The DDG 1000's cost 27B for 3 ships that have no purpose, 1/3 of what the B-2 cost for basically no return. What idiots thought that program up!!

The LCS's had poor specifications and a poor mission concept. Sort of a Perry class frigate replacement, but if one drops the resiliance, basically allowing any battle damage to take out the ship is an OK concept, but there needs to be strong offense capabilty. Heck, most of the new USCG cutters are more capable than the LCS. This USNI article hits home, ALL Freedom LCS's currently in service getting mothballed, only the ones getting built will be in service, the cost to fix the combining gear including the lost yard time for other vessels was too much. Better to spend on the frigates. A promising Class turned out to be a real Turkey!!

https://news.usni.org/2022/03/29/all-fr ... y-disposal

An Arleigh Burke has a 31 foot draft, a Nimitz carrier 41 feet, Independence class LCS 14 feet, Freedom class 12.8 feet draft. Placing naval ships in water less than 40 feet basically makes them sitting ducks. What weapons do they have that give an advantage in that sphere that outweights the disadvantage.

Back to the OP, the B-2 program was money well spent, but capping the buy at 32 was also proper. Hopefully the B-21 turns out to be a successful program.

Our DOD needs to get better with their programs - The Navy has had 3 recent turkeys - Ford, DDG 1000, and LCS. The Army and Air Force both have had many programs that were stillborn. The USCG has managed to have good success with all of their cutter programs.

The issues with the Ford were more of integration issues caused by constantly changing designs; there were were a lot to the Fords which haven't had their design elements frozen right up to construction.

Also, many of the systems are just new. They haven't had manuals, SOP's written for them or developed, and developing those will take time and actual experience with the equipment.

The AAG is going to be a major step up in terms of capabilities; the deceleration force from the AAG is far more gentler on the airframe compared to the the current hydraulic systems, which should reduce airframe stress, prolonging aircraft service life. It should allow the integration of certain types of UAV's, which are far more fragile compared to existing aircraft.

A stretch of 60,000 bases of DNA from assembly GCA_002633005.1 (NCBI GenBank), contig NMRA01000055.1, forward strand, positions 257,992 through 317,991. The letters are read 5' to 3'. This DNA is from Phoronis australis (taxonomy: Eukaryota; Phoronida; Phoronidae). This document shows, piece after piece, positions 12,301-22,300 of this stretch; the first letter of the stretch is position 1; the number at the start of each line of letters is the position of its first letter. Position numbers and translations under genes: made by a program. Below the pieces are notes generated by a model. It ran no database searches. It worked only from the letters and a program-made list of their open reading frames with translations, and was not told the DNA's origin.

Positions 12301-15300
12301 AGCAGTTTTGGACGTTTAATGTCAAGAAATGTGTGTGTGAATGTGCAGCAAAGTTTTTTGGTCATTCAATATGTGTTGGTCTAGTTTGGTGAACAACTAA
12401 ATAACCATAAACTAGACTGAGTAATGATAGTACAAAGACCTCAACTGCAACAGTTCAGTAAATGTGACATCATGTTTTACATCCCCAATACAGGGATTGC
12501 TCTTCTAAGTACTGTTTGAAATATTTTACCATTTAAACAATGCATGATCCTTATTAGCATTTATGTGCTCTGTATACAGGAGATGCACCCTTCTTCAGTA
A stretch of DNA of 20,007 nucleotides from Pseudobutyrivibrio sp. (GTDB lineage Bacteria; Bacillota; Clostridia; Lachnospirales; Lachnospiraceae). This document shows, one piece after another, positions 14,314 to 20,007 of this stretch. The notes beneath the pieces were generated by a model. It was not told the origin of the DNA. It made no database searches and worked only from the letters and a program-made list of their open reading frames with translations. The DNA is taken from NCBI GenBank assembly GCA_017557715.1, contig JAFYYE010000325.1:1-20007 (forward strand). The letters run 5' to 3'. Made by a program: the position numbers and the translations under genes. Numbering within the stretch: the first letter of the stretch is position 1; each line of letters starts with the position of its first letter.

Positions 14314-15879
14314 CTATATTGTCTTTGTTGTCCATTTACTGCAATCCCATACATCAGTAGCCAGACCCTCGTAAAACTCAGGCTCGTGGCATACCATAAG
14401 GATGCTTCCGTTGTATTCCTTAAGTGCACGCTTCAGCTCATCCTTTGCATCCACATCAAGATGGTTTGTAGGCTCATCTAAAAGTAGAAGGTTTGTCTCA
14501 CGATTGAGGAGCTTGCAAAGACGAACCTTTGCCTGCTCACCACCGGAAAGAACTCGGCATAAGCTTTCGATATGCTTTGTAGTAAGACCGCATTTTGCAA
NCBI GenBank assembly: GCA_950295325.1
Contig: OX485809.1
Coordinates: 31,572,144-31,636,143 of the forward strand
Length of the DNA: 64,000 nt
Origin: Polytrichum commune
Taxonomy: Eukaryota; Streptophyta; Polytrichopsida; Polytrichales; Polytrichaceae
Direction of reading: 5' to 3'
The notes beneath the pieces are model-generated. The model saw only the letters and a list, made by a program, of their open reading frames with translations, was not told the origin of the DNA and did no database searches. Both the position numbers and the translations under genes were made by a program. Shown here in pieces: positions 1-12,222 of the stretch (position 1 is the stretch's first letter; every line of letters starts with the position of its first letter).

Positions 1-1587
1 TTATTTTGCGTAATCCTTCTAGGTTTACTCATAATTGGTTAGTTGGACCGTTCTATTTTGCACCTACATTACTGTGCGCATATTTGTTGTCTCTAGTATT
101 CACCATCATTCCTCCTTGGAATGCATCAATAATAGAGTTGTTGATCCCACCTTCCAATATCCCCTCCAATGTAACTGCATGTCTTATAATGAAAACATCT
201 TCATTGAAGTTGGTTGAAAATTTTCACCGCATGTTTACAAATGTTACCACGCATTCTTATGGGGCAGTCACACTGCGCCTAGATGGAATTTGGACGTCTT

Avatar2go
Posts: 968
Joined: Thu Apr 14, 2022 3:41 am

Re: What would you have spent the B-2 money on?

Mon May 09, 2022 12:45 am

[twoid][/twoid]
johns624 wrote:
Avatar2go wrote:
The Zumwalt class was a case of too many innovations on one ship, which generated the well-known cost death spiral. But the innovations themselves will live on. Already being adopted in other ship designs.
...except for the 6in gun, the main reason for the class...fire support.


The innovation has lived on though, there are multiple companies developing low-cost versions of guided rounds for the Mk-110 57 mm naval gun, as used on the LCS and other small surface warships. That technology is maturing. It also helps that the Mk-110 gun is used across many vessels, including both USN and CG, so it won't suffer the death spiral.
 
Avatar2go
Posts: 968
Joined: Thu Apr 14, 2022 3:41 am

Re: What would you have spent the B-2 money on?

Mon May 09, 2022 12:49 am

johns624 wrote:
Avatar2go wrote:
The Zumwalt class was a case of too many innovations on one ship, which generated the well-known cost death spiral. But the innovations themselves will live on. Already being adopted in other ship designs.
...except for the 6in gun, the main reason for the class...fire support.


The innovation has lived on though, there are multiple companies developing low-cost versions of guided rounds for the Mk-110 57 mm naval gun, as used on the LCS and other small surface warships. That technology is maturing. It also helps that the Mk-110 gun is used across many vessels, including both USN and CG, so it won't suffer the death spiral.
 
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kitplane01
Topic Author
Posts: 2479
Joined: Thu Jun 16, 2016 5:58 am

Re: What would you have spent the B-2 money on?

Mon May 09, 2022 5:12 am

Vintage wrote:
Please forgive me if I come off as naive in this, I am not a Navy guy, but I am interested in this subject.
...
LCS would be an ideal drone platform and drones certainly are going to be a large part of 21st century warfare.


The US Navy is retiring LCS hulls as fast as it can. The biggest constrain is whether Congress will let the USN retire ships that are so new and cost so much when built.
 
Vintage
Posts: 490
Joined: Tue Mar 15, 2022 10:48 pm

Re: What would you have spent the B-2 money on?

Mon May 09, 2022 5:19 am

kitplane01 wrote:
The US Navy is retiring LCS hulls as fast as it can. The biggest constrain is whether Congress will let the USN retire ships that are so new and cost so much when built.

I won't join in but I see you are getting a lot of push back from others on this subject.